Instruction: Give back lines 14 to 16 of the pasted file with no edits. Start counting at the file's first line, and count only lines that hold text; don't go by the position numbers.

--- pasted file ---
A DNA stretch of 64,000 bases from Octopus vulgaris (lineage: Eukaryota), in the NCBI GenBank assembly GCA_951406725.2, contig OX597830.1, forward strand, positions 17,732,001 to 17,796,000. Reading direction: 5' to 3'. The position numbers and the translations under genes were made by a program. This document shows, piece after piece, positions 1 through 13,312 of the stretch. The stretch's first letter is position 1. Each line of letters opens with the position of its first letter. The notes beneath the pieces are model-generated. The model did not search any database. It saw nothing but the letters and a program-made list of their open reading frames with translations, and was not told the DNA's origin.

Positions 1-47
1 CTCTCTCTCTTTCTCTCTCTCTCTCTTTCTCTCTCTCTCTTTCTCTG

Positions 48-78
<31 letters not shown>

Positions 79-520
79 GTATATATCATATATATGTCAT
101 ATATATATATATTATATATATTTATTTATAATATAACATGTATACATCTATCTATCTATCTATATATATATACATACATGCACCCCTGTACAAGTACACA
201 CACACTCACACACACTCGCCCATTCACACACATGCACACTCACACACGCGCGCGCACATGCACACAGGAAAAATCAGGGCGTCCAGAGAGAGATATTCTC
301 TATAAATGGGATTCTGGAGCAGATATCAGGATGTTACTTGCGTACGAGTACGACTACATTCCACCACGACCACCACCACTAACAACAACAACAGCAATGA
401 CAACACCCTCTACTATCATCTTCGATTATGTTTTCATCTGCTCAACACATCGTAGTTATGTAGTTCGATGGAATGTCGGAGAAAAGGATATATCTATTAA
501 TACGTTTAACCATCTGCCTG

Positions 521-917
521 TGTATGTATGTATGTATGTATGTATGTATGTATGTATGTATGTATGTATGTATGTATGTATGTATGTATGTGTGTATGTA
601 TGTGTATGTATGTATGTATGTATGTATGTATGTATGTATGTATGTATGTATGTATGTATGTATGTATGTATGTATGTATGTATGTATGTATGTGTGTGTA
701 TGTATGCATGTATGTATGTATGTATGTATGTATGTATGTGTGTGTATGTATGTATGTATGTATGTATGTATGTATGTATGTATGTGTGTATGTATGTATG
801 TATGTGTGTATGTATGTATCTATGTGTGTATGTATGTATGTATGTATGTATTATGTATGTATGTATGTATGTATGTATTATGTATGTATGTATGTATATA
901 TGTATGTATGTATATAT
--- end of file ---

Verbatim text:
521 TGTATGTATGTATGTATGTATGTATGTATGTATGTATGTATGTATGTATGTATGTATGTATGTATGTATGTGTGTATGTA
601 TGTGTATGTATGTATGTATGTATGTATGTATGTATGTATGTATGTATGTATGTATGTATGTATGTATGTATGTATGTATGTATGTATGTATGTGTGTGTA
701 TGTATGCATGTATGTATGTATGTATGTATGTATGTATGTGTGTGTATGTATGTATGTATGTATGTATGTATGTATGTATGTATGTGTGTATGTATGTATG